Brandon Maxwell is an emotional guy. It comes through in his self-reflective, at times gushy Instagram captions and impassioned backstage interviews. Thankfully, his sentimentality doesn’t manifest in a gloomy way, at least in terms of his work. It was quite the opposite Saturday evening, when his pink-washed Texas tailgate of a show ended with a contagious eruption of gleeful hootin’ and hollerin’ from the cast and the crowd. The models were groomed and glammed like a pack of Highland Park debutantes, strutting the pink carpet as the audience looked on from the beds of pickup trucks or seated atop Yeti coolers. (The cars and coolers had charitable post-show destinations.)

After working on the collection in Marfa, Tex., Maxwell made spring an ode to his home state, playing to its high-wattage clichés with campy sophistication. The show opened with a stampede of hot pink — a shift with a popped collar; a wrapped jacket tucked into satin short-shorts; a jumpsuit with flutter sleeves — on girls with Breck hair, toting red 10-gallon hats in Lucite hat cases. “Dynasty” Dallas came through in the bold solids and matchy-matchy outfits, polished off with a silk scarf tied around the neck, gold herringbone chain accessories and knee-high boots with a whiff of country western to them. Maxwell played with all-American country-club prep, showing crisp white button-downs that were buttoned way down with bright silk pants, working some branding along the way in the form of little Bs here and there. He finished big with glamour gowns, bombshell silk ball skirts and took his bow with his grandmother on his arm.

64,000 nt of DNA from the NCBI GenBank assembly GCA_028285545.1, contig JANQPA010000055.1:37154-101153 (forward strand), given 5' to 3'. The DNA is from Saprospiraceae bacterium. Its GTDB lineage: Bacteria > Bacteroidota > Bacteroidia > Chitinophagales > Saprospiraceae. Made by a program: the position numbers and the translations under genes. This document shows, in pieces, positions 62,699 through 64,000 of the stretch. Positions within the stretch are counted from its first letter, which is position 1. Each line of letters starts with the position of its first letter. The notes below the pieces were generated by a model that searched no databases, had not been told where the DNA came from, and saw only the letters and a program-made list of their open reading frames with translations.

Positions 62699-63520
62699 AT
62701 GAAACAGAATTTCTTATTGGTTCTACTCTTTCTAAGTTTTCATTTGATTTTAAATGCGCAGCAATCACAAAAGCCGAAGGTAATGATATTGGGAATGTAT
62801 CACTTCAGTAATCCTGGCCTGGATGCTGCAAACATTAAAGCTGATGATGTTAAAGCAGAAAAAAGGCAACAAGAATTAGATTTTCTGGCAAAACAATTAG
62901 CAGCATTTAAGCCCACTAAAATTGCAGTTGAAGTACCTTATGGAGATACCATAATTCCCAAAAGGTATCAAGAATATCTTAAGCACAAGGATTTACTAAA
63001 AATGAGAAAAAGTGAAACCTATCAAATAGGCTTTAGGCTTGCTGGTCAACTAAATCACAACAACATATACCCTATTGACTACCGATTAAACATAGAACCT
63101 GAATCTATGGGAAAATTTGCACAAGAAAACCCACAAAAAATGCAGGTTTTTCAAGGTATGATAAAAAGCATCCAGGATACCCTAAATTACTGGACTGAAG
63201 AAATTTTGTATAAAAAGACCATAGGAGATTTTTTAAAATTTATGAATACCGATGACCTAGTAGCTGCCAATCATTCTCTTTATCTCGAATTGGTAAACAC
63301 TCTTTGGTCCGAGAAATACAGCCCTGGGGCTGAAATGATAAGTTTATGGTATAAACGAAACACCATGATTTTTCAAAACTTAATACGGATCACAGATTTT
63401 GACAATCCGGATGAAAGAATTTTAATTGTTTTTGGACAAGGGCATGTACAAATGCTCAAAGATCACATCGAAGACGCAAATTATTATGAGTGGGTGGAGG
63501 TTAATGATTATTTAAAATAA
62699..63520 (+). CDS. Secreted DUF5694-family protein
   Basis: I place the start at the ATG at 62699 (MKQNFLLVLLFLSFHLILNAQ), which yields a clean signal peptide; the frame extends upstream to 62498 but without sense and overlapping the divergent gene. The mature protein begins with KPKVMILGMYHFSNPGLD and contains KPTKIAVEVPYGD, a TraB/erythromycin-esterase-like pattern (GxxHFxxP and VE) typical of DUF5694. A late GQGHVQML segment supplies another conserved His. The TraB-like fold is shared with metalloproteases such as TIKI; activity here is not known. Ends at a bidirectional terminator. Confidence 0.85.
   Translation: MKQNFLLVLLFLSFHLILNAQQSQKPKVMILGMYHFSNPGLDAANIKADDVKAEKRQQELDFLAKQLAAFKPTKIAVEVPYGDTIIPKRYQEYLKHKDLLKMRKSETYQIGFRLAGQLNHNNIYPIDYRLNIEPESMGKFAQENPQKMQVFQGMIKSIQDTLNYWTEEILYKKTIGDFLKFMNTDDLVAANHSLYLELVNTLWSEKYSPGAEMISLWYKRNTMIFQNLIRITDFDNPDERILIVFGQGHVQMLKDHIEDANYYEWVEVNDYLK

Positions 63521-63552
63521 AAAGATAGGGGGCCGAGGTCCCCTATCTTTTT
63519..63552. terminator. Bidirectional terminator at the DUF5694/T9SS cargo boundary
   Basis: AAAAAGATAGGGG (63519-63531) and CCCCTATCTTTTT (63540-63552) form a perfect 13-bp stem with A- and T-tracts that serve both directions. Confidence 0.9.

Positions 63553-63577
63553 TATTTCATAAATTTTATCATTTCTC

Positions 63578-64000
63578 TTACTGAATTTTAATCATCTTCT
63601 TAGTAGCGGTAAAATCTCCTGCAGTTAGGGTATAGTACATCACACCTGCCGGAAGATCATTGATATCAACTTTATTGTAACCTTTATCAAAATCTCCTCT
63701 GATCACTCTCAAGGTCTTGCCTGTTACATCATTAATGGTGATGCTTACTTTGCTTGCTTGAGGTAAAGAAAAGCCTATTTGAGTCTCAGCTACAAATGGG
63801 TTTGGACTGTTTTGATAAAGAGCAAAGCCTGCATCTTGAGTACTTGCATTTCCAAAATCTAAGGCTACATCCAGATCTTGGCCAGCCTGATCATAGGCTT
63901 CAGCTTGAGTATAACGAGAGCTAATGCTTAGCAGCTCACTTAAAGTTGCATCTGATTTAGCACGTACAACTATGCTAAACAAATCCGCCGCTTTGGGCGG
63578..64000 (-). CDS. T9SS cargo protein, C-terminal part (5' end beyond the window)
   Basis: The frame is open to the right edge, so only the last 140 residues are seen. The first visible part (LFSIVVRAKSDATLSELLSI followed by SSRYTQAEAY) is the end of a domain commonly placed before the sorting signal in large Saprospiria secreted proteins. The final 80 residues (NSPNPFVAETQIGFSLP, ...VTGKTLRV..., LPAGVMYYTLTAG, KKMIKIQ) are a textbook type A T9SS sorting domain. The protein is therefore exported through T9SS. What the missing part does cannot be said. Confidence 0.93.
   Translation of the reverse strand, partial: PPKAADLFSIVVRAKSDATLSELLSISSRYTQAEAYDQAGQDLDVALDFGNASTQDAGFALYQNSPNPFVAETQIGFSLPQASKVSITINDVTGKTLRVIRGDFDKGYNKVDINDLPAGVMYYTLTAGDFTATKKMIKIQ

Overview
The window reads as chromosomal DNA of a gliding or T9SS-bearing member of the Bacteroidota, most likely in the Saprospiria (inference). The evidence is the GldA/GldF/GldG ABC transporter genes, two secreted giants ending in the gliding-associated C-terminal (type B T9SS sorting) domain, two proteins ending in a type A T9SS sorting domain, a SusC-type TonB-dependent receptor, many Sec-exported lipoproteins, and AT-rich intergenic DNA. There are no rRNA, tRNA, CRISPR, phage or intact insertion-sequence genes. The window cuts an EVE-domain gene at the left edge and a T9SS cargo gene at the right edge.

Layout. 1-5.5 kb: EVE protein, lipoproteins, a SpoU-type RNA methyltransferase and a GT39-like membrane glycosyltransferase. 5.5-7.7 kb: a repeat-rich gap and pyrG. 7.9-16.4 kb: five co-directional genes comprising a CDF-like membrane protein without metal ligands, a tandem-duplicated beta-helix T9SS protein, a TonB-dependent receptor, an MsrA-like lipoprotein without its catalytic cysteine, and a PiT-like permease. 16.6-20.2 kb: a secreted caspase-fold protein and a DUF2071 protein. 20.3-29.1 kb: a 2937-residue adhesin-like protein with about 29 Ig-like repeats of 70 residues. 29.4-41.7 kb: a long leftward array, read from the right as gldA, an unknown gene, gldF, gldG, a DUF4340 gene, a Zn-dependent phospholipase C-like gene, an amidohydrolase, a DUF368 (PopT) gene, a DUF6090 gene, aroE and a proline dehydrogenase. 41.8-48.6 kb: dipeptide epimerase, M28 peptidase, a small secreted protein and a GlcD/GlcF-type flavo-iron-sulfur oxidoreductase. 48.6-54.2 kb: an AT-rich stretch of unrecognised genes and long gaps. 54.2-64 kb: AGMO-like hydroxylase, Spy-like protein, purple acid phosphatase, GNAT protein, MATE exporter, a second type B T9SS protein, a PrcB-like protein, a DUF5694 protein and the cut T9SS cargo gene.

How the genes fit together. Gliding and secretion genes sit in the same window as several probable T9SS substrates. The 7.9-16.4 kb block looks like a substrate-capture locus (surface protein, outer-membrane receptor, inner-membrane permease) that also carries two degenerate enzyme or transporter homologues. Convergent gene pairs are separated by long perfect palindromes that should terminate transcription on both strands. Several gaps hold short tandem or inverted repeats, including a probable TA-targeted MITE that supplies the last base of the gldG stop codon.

From the big lights to the big trucks to the pink carpet to the models’ pageant-ready glow, the show had all the ingredients to melt down into cheesola. But the nifty thing about Maxwell is that he offset his small-town nostalgia with a worldly eye earned from years of working in fashion.

By  on September 9, 2018

Brandon Maxwell is an emotional guy. It comes through in his self-reflective, at times gushy Instagram captions and impassioned backstage interviews. Thankfully, his sentimentality doesn’t manifest in a gloomy way, at least in terms of his work. It was quite the opposite Saturday evening, when his pink-washed Texas tailgate of a show ended with a contagious eruption of gleeful hootin’ and hollerin’ from the cast and the crowd. The models were groomed and glammed like a pack of Highland Park debutantes, strutting the pink carpet as the audience looked on from the beds of pickup trucks or seated atop Yeti coolers. (The cars and coolers had charitable post-show destinations.)

After working on the collection in Marfa, Tex., Maxwell made spring an ode to his home state, playing to its high-wattage clichés with campy sophistication. The show opened with a stampede of hot pink — a shift with a popped collar; a wrapped jacket tucked into satin short-shorts; a jumpsuit with flutter sleeves — on girls with Breck hair, toting red 10-gallon hats in Lucite hat cases. “Dynasty” Dallas came through in the bold solids and matchy-matchy outfits, polished off with a silk scarf tied around the neck, gold herringbone chain accessories and knee-high boots with a whiff of country western to them. Maxwell played with all-American country-club prep, showing crisp white button-downs that were buttoned way down with bright silk pants, working some branding along the way in the form of little Bs here and there. He finished big with glamour gowns, bombshell silk ball skirts and took his bow with his grandmother on his arm.

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